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Investigating strain transfer in polymer coated structures for the health monitoring of aerospace vehicles using polymer photonic waveguides

Wild, Graham, Fox, Bronwyn, Magniez, Kevin, Hinckley, Steven, Wade, Scott and Carman, Greg 2014, Investigating strain transfer in polymer coated structures for the health monitoring of aerospace vehicles using polymer photonic waveguides, in MetroAeroSpace 2014 : Proceedings of the 2014 IEEE International Workshop on Metrology for Aerospace, IEEE, Piscataway, N.J., pp. 622-626, doi: 10.1109/MetroAeroSpace.2014.6865999.

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Title Investigating strain transfer in polymer coated structures for the health monitoring of aerospace vehicles using polymer photonic waveguides
Author(s) Wild, Graham
Fox, Bronwyn
Magniez, Kevin
Hinckley, Steven
Wade, Scott
Carman, Greg
Conference name Metrology for Aerospace. Workshop (2014 : Benevento, Italy)
Conference location Benevento, Italy
Conference dates 29-30 May. 2014
Title of proceedings MetroAeroSpace 2014 : Proceedings of the 2014 IEEE International Workshop on Metrology for Aerospace
Editor(s) [Unknown]
Publication date 2014
Conference series Metrology for Aerospace Workshop
Start page 622
End page 626
Total pages 5
Publisher IEEE
Place of publication Piscataway, N.J.
Keyword(s) fibre Bragg grating
finite element analysis
optical fibre sensing
photonic waveguides
sensing
strain
stress
structural health monitoring
Summary In this work, we present the concept of planar polymer photonic waveguides for the health monitoring of aerospace structures. Here a polymer layer is deposited onto the material/structure to be monitored. Within the polymer layer, waveguides are created after deposition. These waveguides can then be used as 'optical fibres' for optical fibre sensing methodologies. In investigating the use of polymer photonic waveguides the question to be answered is: does the strain in the test material transfer to the polymer layer, such that the value to be measured optically is reliable and indicative of the true strain in the test structure? To answer this question we have conducted a preliminary structural analysis with finite element analysis, utilising ANSYS. A simple aluminium cantilever was used as the test structure, and layers of polyethylene with different thicknesses were added to this. Result show that the thinner the layer of polymer, the more accurate the measured strain will be. For a 100um coating, the difference is strain was observed to be on the order of 3.3%. © 2014 IEEE.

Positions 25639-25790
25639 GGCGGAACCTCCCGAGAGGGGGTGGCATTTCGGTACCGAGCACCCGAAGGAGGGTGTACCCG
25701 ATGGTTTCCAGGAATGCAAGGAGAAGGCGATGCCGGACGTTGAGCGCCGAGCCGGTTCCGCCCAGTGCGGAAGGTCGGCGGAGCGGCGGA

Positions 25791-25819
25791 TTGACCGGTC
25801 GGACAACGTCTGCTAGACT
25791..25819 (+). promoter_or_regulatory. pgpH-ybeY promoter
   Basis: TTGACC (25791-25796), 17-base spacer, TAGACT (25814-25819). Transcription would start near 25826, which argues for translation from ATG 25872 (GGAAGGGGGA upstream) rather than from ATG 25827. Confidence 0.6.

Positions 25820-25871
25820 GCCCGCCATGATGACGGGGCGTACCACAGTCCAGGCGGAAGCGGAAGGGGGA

ISBN 9781479920693
Language eng
DOI 10.1109/MetroAeroSpace.2014.6865999
Field of Research 090102 Aerospace Materials
090103 Aerospace Structures
091202 Composite and Hybrid Materials
Socio Economic Objective 880302 Air Passenger Transport
HERDC Research category E1 Full written paper - refereed
ERA Research output type E Conference publication
Copyright notice ©2014, IEEE
Persistent URL http://hdl.handle.net/10536/DRO/DU:30071681

Document type: Conference Paper
Collection: Institute for Frontier Materials
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